METALS-Copper falls slightly, checked by weak dollar

Eric Onstad and Harpreet Bhal
Wednesday, 6 Nov 2013 | 12:47 PM ET

* LME copper cash-Nov backwardation could rise further

* LME data suggests 145,000-220,000 T of copper off warrant

* U.S. jobs data eyed later this week

(Updates with closing prices)

LONDON, Nov 6 (Reuters) - Copper edged lower on Wednesday due in part to concerns about surplus supply in the long term, though the drop was limited by a weak dollar and strengthening expectations for extended U.S. monetary stimulus.

Cash copper moved to a premium to forward contracts, putting pressure on a large short-position holder, traders said.

Three-month copper on the London Metal Exchange, ended at $7,115, down from a close of $7,161 on Tuesday. It earlier hit a session low of $7,093, its lowest since Oct. 10.

Stephen Briggs, metals strategist at BNP Paribas in London,

Briggs, said he expected a wave of stronger supply to pressure copper down to an average price of $6,675 a tonne next year.

Copper has traded in a $7,000-$7,420 range since early August partly due to uncertainty about real demand growth from top consumer China.

Copper's range has been narrowing, prompting many who following signals generated by charts to forecast that prices are due to break away.

"My guess is that when we break out, if we break out, it will be to the downside," Briggs said.

A 30 percent decline in LME copper stocks since June does not necessarily represent strong demand but more likely that material is moving off-warrant, sometimes within the same warehouses, he added.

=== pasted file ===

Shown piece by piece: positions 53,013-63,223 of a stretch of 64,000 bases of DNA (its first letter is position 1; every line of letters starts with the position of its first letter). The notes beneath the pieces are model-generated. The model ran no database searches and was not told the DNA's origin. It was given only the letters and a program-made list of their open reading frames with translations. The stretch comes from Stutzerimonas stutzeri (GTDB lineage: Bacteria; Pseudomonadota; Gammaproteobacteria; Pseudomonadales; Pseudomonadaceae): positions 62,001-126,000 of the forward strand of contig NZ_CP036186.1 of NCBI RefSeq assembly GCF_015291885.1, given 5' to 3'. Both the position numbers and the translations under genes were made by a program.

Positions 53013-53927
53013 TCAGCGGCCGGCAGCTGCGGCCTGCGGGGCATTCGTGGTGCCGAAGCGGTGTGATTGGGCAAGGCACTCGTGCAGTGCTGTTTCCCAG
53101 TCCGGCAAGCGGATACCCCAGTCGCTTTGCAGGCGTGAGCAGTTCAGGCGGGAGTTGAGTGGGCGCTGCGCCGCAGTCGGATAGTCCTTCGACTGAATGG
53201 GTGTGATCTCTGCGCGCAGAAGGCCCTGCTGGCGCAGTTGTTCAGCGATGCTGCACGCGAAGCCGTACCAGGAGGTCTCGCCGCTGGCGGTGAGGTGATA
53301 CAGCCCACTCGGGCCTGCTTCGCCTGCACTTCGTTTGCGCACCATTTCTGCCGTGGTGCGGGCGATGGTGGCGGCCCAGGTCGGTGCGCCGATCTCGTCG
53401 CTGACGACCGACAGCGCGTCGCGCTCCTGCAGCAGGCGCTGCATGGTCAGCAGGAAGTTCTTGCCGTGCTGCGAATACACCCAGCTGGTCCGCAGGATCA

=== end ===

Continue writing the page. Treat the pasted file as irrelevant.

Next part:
"Material is likely being shifted across a white line. You can't necessarily conclude that since LME stocks have been declining for four months that means the market's in deficit, as much as the bulls would like to."

In the short term, traders said copper prices could find nearby support if the holder of a large short position in November is forced to cover. Cash copper climbed to a $5 premium against the November contract from a $12 discount in mid-October. <MCU0-X3>

Reuters' calculations based on LME data show that November's short position could be to hedge as much as 145,000 to 220,000 tonnes of metal that is not in the LME warehousing system. <0#LME-FBR>

This figure tallies with a drop in LME copper stocks and may suggest that metal leaving warehouses is going into storage rather than for consumption. LME stocks have dropped by around one-third from mid-June to around 470,000 tonnes, data shows. <MCUSTX-TOTAL>


The euro rose against the dollar after strong German industry data strengthened expectations that European Central Bank would not cut rates, despite a drop in inflation.

A weaker dollar makes commodities priced in the U.S. currency cheaper for buyers outside the United States.

LME volumes were low, with traders reluctant to take positions ahead of a labour report from the United States and a major policy meeting in China.

A sustained recovery in the U.S. economy is a precondition for the Federal Reserve to begin hauling back its commodity-friendly stimulus programme. On Tuesday, data showed that growth in U.S. service sector activity had picked up in October.

"The strong U.S. ISM data (on Tuesday) led to market speculation that the Fed may taper its asset-purchasing program sooner than expected," ANZ analysts said in a note.

The United States will release its October labour market report at the end of the week.

In other metals, nickel ended at $14,110, from a close of $14,345, having earlier hit its lowest since Oct. 18 at $14,062, while zinc closed at $1,913, from a last bid of $1,922 after earlier hitting its lowest since Oct. 16 at $1,910.

Aluminium ended at $1,822 from a last bid of $1,817 on Tuesday, while lead ended at $2,160 from $2,156, and tin closed at $22,825 from $22,995.


Three month LME copper

Most active ShFE copper

Three month LME aluminium

Most active ShFE aluminium

Three month LME zinc

Most active ShFE zinc

Three month LME lead

Most active ShFE lead

Three month LME nickel

Three month LME tin

(Editing by Dale Hudson and Jane Baird)